Yesses to Messes

A few weeks ago, we had family coming into town for Lacy’s birthday and baptism. I was working so hard to get the final push of holiday messes out of the way. I was busy packing away, throwing away, and dusting away.
“Mom,” Lacy sat next to me during one of my many collapses on the couch, “WHY are we cleaning so much?”
I laughed out loud.
“I don’t know,” I said when I’d quit laughing so hard, “Because my mom always cleaned a lot before people came to visit?” I laughed some more, and this only furthered her insatiable curiosity.
“But WHY?”

The real answer was that there was going to be a lot of people in a small space and I needed some semblance of tidy so the busy weekend would have a canvas to play out smoothly on.

My house is currently a disaster.

I have spent YEARS. YEARS feeling intense shame about this. I have studied people who clean well, read articles with tips! I have tried. so. hard. In my mind, if my house was clean, I could accept myself.

I don’t know why, but I have always believed that there was ONE RIGHT WAY of doing things, and when I couldn’t seem to nail myself down to that ONE ideal I had mustered up in my head, I felt so much shame -self-loathing, worthlessness, hopelessness.

In college, I worked as an English tutor. I had a very frustrated freshman boy come in and vent, “I wish English was like math. In math, there’s only ONE RIGHT ANSWER.”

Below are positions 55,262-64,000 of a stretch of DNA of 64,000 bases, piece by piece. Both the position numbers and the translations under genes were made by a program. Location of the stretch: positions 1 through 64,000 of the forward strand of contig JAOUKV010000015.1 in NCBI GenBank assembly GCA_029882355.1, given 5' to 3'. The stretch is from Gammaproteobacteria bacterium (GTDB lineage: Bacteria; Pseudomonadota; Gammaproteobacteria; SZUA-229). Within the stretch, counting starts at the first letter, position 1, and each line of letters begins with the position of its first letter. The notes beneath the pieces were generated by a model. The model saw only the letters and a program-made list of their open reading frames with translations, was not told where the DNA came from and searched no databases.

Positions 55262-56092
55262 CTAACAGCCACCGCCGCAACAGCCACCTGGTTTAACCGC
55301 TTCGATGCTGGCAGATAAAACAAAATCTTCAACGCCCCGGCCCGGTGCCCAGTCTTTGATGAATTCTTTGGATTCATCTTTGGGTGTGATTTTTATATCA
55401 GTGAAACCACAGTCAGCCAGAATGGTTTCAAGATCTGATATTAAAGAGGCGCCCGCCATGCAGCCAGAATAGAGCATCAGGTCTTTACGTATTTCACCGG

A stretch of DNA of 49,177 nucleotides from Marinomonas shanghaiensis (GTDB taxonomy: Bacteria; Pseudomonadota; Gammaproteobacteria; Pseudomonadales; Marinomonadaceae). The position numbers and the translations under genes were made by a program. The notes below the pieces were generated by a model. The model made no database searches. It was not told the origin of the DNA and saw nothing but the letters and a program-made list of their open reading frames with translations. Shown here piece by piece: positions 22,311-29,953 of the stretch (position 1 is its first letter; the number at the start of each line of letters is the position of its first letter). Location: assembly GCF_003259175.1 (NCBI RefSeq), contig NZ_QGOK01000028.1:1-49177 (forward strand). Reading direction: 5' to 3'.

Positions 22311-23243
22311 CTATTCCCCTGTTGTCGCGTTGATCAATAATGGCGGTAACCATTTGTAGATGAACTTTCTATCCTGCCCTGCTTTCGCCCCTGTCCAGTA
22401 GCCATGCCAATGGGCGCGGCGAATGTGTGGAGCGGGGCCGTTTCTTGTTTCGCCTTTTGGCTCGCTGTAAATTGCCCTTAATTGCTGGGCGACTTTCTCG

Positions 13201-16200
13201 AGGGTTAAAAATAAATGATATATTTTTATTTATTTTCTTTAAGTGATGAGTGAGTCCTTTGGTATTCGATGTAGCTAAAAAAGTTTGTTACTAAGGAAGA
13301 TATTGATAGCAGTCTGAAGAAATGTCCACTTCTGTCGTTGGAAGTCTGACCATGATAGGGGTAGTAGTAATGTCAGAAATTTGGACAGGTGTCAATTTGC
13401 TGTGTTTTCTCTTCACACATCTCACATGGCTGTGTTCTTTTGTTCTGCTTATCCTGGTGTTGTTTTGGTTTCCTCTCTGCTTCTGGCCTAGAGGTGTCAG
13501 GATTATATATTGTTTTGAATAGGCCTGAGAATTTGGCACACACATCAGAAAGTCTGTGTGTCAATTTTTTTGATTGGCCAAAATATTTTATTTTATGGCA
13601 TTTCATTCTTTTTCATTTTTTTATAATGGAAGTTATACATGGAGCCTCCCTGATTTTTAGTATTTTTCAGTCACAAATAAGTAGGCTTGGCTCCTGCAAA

I remember lighting up like a Christmas tree, “But that’s what’s SO GREAT about English -there’s so many ways to get it right!”

Glass half empty meet glass half full, I guess.

I’m just a little amazed at finding myself on the other end of the tutoring table… so frustrated, thinking there was only one right answer for everything. It seemed to me that once my stomach was a little more on the flat side and my house a little more on the clean and organized side, I’d be able to love myself more.
I worked really hard at it, and I was so good at working hard.
I lost inches doing hard work outs. My house smelled good. Things were most always in their proper places, and the food I put on the table was homemade (this was when I was at home full time). Things ran like clock work and I found a new respect for current self, but every time I pulled out old home movies and saw the empty pizza boxes on the counter (next to the stack of unopened mail and unfinished crafting projects…) I would HATE and JUDGE my old self.
How could I have LIVED with myself? Thank goodness THAT part of me is dead.

I didn’t want to admit it out loud -or even silently to myself -that running a routine of working out and cleaning, cooking, and so on was kind of… stifling. I didn’t feel like myself at all and the only true “joy” I gleaned from any of it was self-earned loved. I had no genuine self-love. Any love I gave myself was EARNED.

After I became pregnant with Alice, I wasn’t able to keep up and I haven’t caught up since. She’s two, dear. TWO.

During my pregnancy and the years there after, I came to learn something priceless (though the counseling it took to get here cost a pretty penny) and it is: I love myself.

I don’t work out hard anymore. I don’t clean so I’ll quit hating myself.

I walk and do yoga because I LOVE MY BODY. I clean when I feel I can or when there’s no more spoons. I follow a new routine… one of creativity and acceptance. There’s no more earning love in this house.